On Canada’s National Day of Mourning 🇨🇦 fifty fallen camellia petals to honor and remember the fifty health care heroes who have died from COVID-19 this past year one of whom was Diana Law, a wonderful caring and dedicated nurse from Peace Arch Hospital, a daughter, wife, mother and sister. She is the first nurse in British Columbia to die from COVID-19 and the second in Canada. Today’s post is dedicated to her memory and to the memory of all of the heroes whose families are mourning today, as we also take this opportunity to say thank you to all of our frontline heroes who continue to be there for us every single day.
I was honored to join my General Surgery colleagues virtually this morning after the recent installation of my charcoal/pencil drawing “The Meeting Point” in the ICU at Vancouver General Hospital. It was also an opportunity to recognize and congratulate the unit’s ECMO team on their recently receiving B.C. Health Care’s Gold Apple Award for their collaborate approach to life-saving patient care.
The drawing was made one year ago to thank our frontline healthcare workers and was donated to the Hospital Foundation. Here is the description that accompanies the piece:
When the Science of Medicine meets the Art of Medicine to save lives in the COVID unit at Vancouver General Hospital. I would like to suggest that ECMO, which stands for Extracorporeal Membrane Oxygenation, could also stand for Ever Compassionate Medical Optimism, thanks to the dedication and bravery of our frontline healthcare workers epitomized by the caring nurse-specialist portrayed in my drawing.
With my gratitude to Katharine Knowles and the VGH and UBC Hospital Foundation for accepting my gift and for so thoughtfully hanging it in the Unit, and to Dr Adam Thomas for his photograph which was the inspiration for my drawing.
Enjoy BC Health Care Awards presentation of the inspiring work of the VGH ECMO Unit:
On September 22nd last year I posted the centre part of this image on the day that 200,000 American lives were reported to have been so tragically lost to the ravages of COVID-19. Today, one year since the beginning of the pandemic we learn that the number has now reached 511,133. In Brazil it is 246,560; in India 156,418; in the UK 120,580; here in Canada 21,715; and worldwide the number is 2.47 million.
Each one of those lives lost, both young and old, leaves families and friends in mourning; today we mourn with them too. We also think about all of our healthcare and frontline heroes who cared for them all, often the last ones to be by their sides as they took their last breaths. Today is a day once again to say thank you to each and every one of them, for they too are also always in our thoughts.
In a memorial ceremony tonight at the White House President Biden spoke so movingly to the nation, but his words I felt were also to a grieving world:
“While we have been fighting this pandemic for so long we have to resist becoming numb to the sorrow. We have to resist viewing each life as a statistic or blur. We must do so to honor the dead but equally important to care for the living, those loved ones left behind.”
How fortunate we are to have President Biden in the White House at this moment in history.
A salute to the hero firefighters on the frontline.
The letters for this quote from Virgil displayed in the Memorial Hall of the September 11 Memorial and Museum in New York were forged from remnant World Trade Center steel by blacksmith Tom Joyce.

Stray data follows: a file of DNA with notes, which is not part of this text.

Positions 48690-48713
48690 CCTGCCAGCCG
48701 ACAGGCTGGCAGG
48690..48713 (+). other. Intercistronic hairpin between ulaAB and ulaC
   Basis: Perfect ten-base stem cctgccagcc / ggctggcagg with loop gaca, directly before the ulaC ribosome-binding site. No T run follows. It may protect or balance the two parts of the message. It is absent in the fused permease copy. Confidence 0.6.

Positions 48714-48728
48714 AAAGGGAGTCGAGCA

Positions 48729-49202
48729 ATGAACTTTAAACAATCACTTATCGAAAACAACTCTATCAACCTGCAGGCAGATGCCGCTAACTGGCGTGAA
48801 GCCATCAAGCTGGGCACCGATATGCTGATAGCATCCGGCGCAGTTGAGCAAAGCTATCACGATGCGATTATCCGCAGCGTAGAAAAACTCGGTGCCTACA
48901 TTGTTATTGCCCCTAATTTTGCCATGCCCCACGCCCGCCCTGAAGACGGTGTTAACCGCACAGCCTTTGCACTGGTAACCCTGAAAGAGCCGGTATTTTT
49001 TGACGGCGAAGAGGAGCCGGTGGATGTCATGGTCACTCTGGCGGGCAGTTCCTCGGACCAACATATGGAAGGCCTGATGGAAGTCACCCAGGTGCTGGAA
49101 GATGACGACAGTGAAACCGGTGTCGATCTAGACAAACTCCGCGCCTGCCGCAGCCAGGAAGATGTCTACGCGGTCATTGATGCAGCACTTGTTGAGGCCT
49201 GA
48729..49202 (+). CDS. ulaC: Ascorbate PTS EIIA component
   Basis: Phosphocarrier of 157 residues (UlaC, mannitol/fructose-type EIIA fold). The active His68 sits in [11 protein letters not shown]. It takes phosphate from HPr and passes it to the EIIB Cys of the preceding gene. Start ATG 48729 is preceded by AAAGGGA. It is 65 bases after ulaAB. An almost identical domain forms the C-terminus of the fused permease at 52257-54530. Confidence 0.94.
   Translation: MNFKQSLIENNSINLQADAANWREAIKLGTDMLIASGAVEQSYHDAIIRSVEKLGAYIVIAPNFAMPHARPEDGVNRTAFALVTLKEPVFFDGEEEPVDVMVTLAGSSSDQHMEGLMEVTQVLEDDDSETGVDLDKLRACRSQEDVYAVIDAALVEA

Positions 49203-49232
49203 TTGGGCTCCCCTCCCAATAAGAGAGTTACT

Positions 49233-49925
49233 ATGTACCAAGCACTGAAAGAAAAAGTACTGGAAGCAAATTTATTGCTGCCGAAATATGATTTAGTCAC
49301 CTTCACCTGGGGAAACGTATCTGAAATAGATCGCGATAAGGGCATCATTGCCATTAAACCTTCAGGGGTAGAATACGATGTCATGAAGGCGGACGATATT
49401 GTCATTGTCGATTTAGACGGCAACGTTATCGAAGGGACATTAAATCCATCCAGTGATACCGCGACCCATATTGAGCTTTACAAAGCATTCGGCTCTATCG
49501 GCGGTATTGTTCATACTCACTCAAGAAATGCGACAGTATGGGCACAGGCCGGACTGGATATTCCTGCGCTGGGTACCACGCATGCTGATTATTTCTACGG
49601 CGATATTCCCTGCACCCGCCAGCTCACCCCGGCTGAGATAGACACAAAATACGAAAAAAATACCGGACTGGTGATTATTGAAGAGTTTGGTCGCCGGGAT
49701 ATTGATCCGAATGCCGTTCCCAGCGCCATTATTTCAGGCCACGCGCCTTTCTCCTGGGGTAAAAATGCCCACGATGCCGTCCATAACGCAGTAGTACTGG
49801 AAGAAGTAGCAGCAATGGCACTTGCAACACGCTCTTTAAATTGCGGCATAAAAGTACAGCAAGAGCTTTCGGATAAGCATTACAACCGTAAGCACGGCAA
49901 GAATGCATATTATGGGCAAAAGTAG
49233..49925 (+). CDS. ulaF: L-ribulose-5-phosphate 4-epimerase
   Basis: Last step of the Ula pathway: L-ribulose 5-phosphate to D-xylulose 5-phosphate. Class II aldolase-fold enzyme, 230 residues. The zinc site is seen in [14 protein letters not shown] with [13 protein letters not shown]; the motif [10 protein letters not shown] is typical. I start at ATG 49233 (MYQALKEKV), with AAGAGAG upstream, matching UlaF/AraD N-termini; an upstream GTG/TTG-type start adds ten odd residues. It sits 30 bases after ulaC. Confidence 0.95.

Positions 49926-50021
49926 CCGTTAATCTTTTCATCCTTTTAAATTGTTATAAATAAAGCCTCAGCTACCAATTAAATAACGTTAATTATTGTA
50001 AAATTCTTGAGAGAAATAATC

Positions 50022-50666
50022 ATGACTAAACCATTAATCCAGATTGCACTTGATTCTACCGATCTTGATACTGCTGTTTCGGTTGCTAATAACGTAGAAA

Seeing the crushed remains of Ladder 3 on our moving visit to the museum in 2015 the sacrifice and bravery of those 343 firefighters of the New York City Fire Department who were lost that day together with an additional 68 emergency workers and the 2566 innocent lives they were trying to save has been a lasting memory.
On this 19th anniversary of that terrible day as we remember them all together with those lost at the Pentagon and in Shanksville, Pennsylvania, we now have too many other lives to remember and mourn, and for whom those words of Virgil could also have been written.
Six months ago today on March 11th The Director General of the WHO declared that, “COVID-19 can be characterized as a pandemic.” On that day there were more than 118,000 cases in 114 countries, and 4,291 people who had lost their lives. Today, September 11th 2020, there are 28,412,026 reported cases and 915,088 deaths worldwide.
The First Responder Heroes of 9/11 and those heroes on United Flight 93, together with the Frontline Heroes and Healthcare Workers of today who have also lost and continue to lose their lives saving their fellow citizens are all in our thoughts on this solemn day.
Last night’s sunset in Vancouver was a winner.
Happy Labor Day, especially to our Frontline Heroes
An end of summer bouquet from the garden for the first of the month,
with gratitude as always to our frontline heroes.
On this Canada Day we remember Abbigail Cowbrough and her five co-members of the Canadian Armed Forces who went down with their helicopter off the coast of Greece in April.
We also remember Emily Tuck
murdered with so many others on that fateful day in Nova Scotia.
And of course we remember all those whose lives have been taken from us by Covid19 since the beginning of the pandemic.
But as we mourn them all this Canada Day we also say thank you, as we do every day, to all of our frontline heroes who have been there for us since the beginning. It is a Happy Canada Day for so many thanks to each and every one of them.
As National Nurses Week begins a chance to say thank you to a lifetime of nursing colleagues and dear friends. They are all amazing and those on the frontline everyday are true modern day superheroes.